On the eve of the release of 300, Zack Snyder’s adaptation of Frank Miller and Lynn Varley’s epic tale of the Battle of Thermopylae, I thought I’d collect links to what journalists, critics, experts and others are saying about the film:
As we reported on Monday, The New York Times looked at attempts to find a very contemporary political analogy in the work: In a modern context, is President Bush the Persian emperor Xerxes, or the Spartan king Leonidas?
In response to The Times article, comics creator Colleen Doran muses, “Knowing that Frank’s work is one long love poem to the defense of Western civilization, methinks that’s an easy question to answer.”
Entertainment Weekly speaks to the man himself — Miller, not Bush — but doesn’t ask the Xerxes or Leonidas question. Instead, the magazine wonders about how his bloodthirsty but idealistic Spartans compare to their historical counterparts:
The Spartans were a paradoxical people. They were the biggest slave owners in Greece. But at the same time, Spartan women had an unusual level of rights. It’s a paradox that they were a bunch of people who in many ways were fascist, but they were the bulwark against the fall of democracy. The closest comparison you can draw in terms of our own military today is to think of the red-caped Spartans as being like our special-ops forces. They’re these almost superhuman characters with a tremendous warrior ethic, who were unquesionably the best fighters in Greece. I didn’t want to render Sparta in overly accurate terms, because ultimately I do want you to root for the Spartans. I couldn’t show them being quite as cruel as they were. I made them as cruel as I thought a modern audience could stand.
EW also wonders why Miller’s Spartans fight “practically naked.” The answer’s a simple one: “I took those chest plates and leather skirts off of them for a reason. I wanted these guys to move and I wanted ‘em to look good. I knocked their helmets off a fair amount, partly so you can recognize who the characters are.”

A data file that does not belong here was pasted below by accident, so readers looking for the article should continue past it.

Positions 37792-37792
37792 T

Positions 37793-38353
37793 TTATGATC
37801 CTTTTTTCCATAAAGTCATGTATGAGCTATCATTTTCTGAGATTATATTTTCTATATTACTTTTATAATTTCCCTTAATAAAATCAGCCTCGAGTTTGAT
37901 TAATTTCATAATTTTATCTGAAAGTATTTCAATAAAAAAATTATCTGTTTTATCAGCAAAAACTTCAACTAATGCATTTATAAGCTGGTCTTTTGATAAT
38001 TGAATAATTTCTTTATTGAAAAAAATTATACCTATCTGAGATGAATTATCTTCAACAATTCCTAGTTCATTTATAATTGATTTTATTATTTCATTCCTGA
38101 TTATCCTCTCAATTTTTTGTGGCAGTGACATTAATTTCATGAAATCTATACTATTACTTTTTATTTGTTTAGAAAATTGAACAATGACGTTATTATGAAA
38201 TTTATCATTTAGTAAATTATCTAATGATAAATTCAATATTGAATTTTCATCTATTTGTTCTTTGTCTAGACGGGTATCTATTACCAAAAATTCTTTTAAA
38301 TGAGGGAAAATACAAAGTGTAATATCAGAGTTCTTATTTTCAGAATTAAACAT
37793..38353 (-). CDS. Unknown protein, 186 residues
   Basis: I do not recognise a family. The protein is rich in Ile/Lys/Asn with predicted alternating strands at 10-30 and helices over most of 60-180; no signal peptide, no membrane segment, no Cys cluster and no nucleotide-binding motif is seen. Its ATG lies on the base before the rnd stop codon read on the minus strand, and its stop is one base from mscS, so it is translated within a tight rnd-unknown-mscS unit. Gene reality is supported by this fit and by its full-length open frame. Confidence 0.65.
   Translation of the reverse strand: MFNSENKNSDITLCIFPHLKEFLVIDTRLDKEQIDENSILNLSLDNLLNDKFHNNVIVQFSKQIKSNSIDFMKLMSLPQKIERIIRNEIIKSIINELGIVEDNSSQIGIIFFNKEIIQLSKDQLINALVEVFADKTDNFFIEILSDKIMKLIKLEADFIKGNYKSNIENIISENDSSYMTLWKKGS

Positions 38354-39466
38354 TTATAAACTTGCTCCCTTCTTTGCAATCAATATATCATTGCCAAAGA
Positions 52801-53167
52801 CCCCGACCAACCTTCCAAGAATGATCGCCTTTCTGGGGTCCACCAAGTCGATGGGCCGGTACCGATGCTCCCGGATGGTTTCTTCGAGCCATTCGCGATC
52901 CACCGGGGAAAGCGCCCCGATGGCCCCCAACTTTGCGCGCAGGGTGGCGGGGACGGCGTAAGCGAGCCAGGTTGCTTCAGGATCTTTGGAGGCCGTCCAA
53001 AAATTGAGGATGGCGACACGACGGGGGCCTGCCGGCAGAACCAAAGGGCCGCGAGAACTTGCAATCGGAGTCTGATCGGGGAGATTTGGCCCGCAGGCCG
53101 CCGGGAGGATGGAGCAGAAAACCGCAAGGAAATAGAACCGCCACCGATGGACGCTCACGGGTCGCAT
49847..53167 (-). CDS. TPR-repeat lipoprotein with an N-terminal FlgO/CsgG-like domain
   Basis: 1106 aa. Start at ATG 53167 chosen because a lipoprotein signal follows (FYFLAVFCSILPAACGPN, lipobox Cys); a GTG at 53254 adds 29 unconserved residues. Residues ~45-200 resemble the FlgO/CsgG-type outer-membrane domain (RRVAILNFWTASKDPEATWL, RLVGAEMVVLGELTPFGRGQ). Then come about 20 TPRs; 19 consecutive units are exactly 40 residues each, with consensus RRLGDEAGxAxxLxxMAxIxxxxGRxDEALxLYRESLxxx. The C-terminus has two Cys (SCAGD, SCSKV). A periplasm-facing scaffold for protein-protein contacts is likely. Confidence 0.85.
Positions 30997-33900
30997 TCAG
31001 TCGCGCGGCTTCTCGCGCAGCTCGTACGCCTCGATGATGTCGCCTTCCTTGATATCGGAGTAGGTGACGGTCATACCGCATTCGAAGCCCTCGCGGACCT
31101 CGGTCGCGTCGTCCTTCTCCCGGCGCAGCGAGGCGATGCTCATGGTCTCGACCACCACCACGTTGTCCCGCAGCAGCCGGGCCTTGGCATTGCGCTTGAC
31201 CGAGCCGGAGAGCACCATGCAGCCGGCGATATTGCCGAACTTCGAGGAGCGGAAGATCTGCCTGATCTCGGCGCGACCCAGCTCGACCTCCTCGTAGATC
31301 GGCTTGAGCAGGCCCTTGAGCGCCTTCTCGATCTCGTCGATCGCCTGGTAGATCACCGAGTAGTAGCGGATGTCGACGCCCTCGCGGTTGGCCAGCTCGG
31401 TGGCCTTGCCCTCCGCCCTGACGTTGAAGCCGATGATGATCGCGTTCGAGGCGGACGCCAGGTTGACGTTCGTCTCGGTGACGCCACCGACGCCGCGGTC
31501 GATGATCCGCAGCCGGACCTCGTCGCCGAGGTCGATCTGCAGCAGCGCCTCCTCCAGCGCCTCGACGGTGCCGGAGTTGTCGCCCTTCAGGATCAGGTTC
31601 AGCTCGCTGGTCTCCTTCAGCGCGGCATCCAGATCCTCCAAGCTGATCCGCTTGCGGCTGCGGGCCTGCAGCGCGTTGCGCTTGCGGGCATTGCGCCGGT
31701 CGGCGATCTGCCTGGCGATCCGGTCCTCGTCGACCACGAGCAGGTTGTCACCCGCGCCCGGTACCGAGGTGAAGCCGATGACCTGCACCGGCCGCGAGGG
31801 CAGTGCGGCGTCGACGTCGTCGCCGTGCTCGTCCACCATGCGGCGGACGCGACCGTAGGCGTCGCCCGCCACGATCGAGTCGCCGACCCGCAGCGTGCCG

USA Today takes the question of historical accuracy to Paul Cartledge, author of Thermopylae: The Battle That Changed the World, who says the movie mostly gets things right.
“What the movie gets dead right is the Spartans’ heroic code,” Cartledge says, “not least the gallows-humor one-liners (‘Then we shall fight in the shade’ was a Spartan reply to a Persian threat to shoot enough arrows at them to blot out the sun), and the key role played by women in backing up, indeed reinforcing, the male martial code of heroic honor.”
History, blah, blah. Accurate, blah, blah. Now back to those “practically naked” Spartans. They make FirstShowing.net’s list of reasons “Why Women Should Go See 300.” In fact, they appear on the list twice — at No. 2 (“Gerard Butler Naked”) and again at No. 5 (“300 Nearly Naked Men with 8-Pack Abs”).
“For women, the entire movie is eye candy,” Alex Billington writes. “For 2 hours you get to stare at the hottest guys with unbelievable 8-pack abs fighting tirelessly for their homeland wearing hardly any clothes. It’s almost like Guy’s Gone Wild (but, thank goodness, for the sake of men, it’s not that bad). Even if you’re not a big fan of Gerard Butler, you’ve got 299 others to choose from.”
But writing for AfterElton.com, François Peneaud and Joe Palmer ask what gay viewers should expect from the film: